The Good News
The summary above doesn’t make it look like there is a very promising future for Macworld, but there is plenty of evidence to make me think otherwise.
First, the event is still rebounding from Apple’s exit. The coordinators still have much work to do to figure out how to run an event that the world isn’t flocking to like they once were. Exhibitors have lots of ideas and even demands about how the event should be run, priced and promoted and hopefully IDG is smart enough to listen. Next year will be their third without Apple and they’ll likely have refined their strategies to make the most of the event.
Secondly, even the most skeptical exhibitors have positive things to say. One of the most potent for them is the quality of the connections that they are making at the show. It used to be so overrun by people only interested in free swag and a glimpse at the newest iMac that the ratio of quality to useless interactions could be fairly dismal. Now however, it seems that the people there are either genuinely interested customers or members of the press who are looking for great products to promote. Both of these types of visitors are great for developers looking to push their products as the next big thing.
Finally, there is still a very large and very strong core set of people who absolutely love the Mac community and want to see events like Macworld succeed. Guys like John Gruber have been attending for years and have a lot to say about what could be done differently, but ultimately even more about how important the event is for Mac users.
There was a time when we Mac users weren’t on top of the world as we are now. We were a quirky cult convinced of the superiority of the products we used while the world shook their head in confusion. Events like Macworld reaffirmed that we weren’t alone in our unwavering devotion to Apple and helped provide the heart and soul of a customer base that never stopped telling patrons of the competition that they should switch over.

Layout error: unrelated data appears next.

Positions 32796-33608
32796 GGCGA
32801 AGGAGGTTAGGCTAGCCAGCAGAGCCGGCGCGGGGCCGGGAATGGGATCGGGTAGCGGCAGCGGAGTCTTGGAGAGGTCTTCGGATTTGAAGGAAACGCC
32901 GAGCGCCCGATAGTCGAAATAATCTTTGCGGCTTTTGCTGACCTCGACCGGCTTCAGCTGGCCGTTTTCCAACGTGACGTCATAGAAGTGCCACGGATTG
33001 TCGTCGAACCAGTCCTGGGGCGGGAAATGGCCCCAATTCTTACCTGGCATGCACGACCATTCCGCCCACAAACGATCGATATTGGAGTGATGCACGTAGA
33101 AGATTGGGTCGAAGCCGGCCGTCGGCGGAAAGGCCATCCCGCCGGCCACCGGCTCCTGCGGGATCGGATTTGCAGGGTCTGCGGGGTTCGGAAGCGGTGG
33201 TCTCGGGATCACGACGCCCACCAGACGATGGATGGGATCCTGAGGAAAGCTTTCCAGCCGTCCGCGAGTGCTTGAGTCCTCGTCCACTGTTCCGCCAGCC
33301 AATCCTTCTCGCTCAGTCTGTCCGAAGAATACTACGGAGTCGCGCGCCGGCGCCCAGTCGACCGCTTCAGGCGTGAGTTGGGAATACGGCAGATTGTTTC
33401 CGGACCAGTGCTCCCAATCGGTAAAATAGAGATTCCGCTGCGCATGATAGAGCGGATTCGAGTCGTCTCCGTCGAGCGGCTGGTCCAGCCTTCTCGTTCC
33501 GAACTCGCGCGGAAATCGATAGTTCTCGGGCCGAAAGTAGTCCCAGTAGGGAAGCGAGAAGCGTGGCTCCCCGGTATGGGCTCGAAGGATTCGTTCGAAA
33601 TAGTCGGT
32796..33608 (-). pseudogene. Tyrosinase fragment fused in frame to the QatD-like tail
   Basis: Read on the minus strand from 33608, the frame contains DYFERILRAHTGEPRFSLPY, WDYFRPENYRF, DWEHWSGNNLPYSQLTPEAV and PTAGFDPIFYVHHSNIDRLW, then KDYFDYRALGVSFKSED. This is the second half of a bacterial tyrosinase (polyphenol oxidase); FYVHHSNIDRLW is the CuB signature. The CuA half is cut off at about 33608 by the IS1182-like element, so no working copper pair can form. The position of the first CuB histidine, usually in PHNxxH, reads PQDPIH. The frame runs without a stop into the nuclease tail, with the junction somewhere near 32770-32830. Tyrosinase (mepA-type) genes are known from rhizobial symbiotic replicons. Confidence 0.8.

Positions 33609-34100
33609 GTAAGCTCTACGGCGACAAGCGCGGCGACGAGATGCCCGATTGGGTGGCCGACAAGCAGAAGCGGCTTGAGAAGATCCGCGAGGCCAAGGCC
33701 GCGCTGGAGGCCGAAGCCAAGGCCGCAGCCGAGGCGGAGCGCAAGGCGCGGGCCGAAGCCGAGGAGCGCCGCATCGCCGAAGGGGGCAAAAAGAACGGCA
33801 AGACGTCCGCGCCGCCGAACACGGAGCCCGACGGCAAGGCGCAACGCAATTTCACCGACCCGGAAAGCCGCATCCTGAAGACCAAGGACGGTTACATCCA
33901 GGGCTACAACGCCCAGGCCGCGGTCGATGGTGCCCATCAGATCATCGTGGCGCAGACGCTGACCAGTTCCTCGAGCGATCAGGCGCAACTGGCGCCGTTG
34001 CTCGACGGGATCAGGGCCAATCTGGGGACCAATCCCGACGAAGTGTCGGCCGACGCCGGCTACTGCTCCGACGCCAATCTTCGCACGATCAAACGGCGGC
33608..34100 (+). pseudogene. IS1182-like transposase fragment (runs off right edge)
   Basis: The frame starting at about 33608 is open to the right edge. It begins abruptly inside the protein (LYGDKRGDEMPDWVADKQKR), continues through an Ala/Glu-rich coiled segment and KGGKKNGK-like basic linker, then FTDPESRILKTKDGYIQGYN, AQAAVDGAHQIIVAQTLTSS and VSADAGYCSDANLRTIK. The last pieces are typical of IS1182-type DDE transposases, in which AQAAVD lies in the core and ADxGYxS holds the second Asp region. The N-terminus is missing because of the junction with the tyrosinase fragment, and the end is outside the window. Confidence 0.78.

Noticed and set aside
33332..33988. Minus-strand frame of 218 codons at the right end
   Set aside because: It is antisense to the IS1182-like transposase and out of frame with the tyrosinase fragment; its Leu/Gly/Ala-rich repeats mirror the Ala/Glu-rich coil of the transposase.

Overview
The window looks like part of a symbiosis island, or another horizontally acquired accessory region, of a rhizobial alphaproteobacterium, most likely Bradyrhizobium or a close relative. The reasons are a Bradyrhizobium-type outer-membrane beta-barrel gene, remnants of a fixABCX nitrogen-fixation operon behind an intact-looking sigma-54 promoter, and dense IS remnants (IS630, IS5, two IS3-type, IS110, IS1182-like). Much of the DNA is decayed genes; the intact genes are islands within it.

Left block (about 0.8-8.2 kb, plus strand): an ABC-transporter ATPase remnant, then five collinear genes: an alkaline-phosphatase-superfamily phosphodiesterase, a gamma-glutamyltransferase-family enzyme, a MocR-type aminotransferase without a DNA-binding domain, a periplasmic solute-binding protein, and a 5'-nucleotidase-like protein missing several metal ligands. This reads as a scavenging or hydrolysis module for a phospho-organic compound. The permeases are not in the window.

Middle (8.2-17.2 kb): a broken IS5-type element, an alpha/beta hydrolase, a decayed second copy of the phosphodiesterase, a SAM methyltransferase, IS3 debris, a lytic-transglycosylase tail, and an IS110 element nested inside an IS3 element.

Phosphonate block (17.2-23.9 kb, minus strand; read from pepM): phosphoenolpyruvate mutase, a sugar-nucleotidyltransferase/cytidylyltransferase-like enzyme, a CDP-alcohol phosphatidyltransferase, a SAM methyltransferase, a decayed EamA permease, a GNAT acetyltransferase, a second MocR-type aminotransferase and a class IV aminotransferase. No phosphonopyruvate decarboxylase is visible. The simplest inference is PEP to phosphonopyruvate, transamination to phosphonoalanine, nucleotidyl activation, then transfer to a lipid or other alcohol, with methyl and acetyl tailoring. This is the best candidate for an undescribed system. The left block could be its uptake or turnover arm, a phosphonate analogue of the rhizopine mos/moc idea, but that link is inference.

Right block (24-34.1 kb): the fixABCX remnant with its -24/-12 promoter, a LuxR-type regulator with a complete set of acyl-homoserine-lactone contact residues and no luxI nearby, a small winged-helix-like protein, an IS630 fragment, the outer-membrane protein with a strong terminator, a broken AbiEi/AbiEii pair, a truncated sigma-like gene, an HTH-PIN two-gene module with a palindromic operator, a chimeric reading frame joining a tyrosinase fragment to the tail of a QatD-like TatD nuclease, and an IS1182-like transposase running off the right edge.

There’s an entirely new generation of Mac users now with entirely different motivations for using Apple’s products. Macworld is one of the few interesting places where the old and new customers collide and find middle ground and perhaps the expo provides a key opportunity for some of that old school fervor to rub off on the newly convinced.
The iPhone and Mac app stores have created not just a new customer base, but a huge new developer base unlike anything we’ve ever seen in the Mac community, and this will only get better in the years ahead. As this network of developers continually grows, you can bet more and more of them will see Macworld as a potential place to finally stand out against the competition and gain a foothold with customers.
What Did We Think?
Since this was our first Macworld Expo, we didn’t experience the longing for a bigger, more energetic event. Instead we could appreciate Macworld for all of the value that’s still very much present. For the AppStorm team, Macworld was a chance to put faces to email contacts from supporters that we simply couldn’t live without. It was also an opportunity to form bonds with new developers and innovators that we are excited to watch and work with in the future.
We feel much more plugged into the Mac community and were massively encouraged by the number of people that told us they were fans of the site. We are incredibly grateful for the event’s creators, exhibitors and attendees. Thanks to all the people who showed us around, introduced us to important people and invited us to a few exclusive parties with delicious food and good company! We’re already looking forward to next year.